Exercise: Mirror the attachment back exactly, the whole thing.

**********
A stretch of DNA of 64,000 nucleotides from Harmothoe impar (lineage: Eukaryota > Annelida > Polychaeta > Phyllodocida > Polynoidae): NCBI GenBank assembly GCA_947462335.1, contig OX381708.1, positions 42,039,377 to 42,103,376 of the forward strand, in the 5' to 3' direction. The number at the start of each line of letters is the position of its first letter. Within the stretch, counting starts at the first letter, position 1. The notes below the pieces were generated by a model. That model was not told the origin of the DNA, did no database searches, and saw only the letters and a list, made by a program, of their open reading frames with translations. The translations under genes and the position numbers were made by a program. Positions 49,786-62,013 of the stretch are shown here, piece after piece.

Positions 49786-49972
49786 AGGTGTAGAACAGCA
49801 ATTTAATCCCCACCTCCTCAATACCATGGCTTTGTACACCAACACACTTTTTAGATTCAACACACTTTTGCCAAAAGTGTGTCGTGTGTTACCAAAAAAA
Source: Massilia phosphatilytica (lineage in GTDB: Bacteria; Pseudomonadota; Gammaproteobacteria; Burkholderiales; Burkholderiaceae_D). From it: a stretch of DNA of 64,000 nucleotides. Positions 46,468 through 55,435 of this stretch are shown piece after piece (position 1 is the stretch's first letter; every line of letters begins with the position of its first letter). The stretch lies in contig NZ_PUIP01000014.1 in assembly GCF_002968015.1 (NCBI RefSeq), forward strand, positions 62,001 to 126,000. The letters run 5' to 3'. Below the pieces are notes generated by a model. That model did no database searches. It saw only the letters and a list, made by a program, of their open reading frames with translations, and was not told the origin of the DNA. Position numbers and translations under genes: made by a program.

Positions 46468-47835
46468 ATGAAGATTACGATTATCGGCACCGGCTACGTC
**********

A stretch of DNA of 64,000 nucleotides from Harmothoe impar (lineage: Eukaryota > Annelida > Polychaeta > Phyllodocida > Polynoidae): NCBI GenBank assembly GCA_947462335.1, contig OX381708.1, positions 42,039,377 to 42,103,376 of the forward strand, in the 5' to 3' direction. The number at the start of each line of letters is the position of its first letter. Within the stretch, counting starts at the first letter, position 1. The notes below the pieces were generated by a model. That model was not told the origin of the DNA, did no database searches, and saw only the letters and a list, made by a program, of their open reading frames with translations. The translations under genes and the position numbers were made by a program. Positions 49,786-62,013 of the stretch are shown here, piece after piece.

Positions 49786-49972
49786 AGGTGTAGAACAGCA
49801 ATTTAATCCCCACCTCCTCAATACCATGGCTTTGTACACCAACACACTTTTTAGATTCAACACACTTTTGCCAAAAGTGTGTCGTGTGTTACCAAAAAAA
Source: Massilia phosphatilytica (lineage in GTDB: Bacteria; Pseudomonadota; Gammaproteobacteria; Burkholderiales; Burkholderiaceae_D). From it: a stretch of DNA of 64,000 nucleotides. Positions 46,468 through 55,435 of this stretch are shown piece after piece (position 1 is the stretch's first letter; every line of letters begins with the position of its first letter). The stretch lies in contig NZ_PUIP01000014.1 in assembly GCF_002968015.1 (NCBI RefSeq), forward strand, positions 62,001 to 126,000. The letters run 5' to 3'. Below the pieces are notes generated by a model. That model did no database searches. It saw only the letters and a list, made by a program, of their open reading frames with translations, and was not told the origin of the DNA. Position numbers and translations under genes: made by a program.

Positions 46468-47835
46468 ATGAAGATTACGATTATCGGCACCGGCTACGTC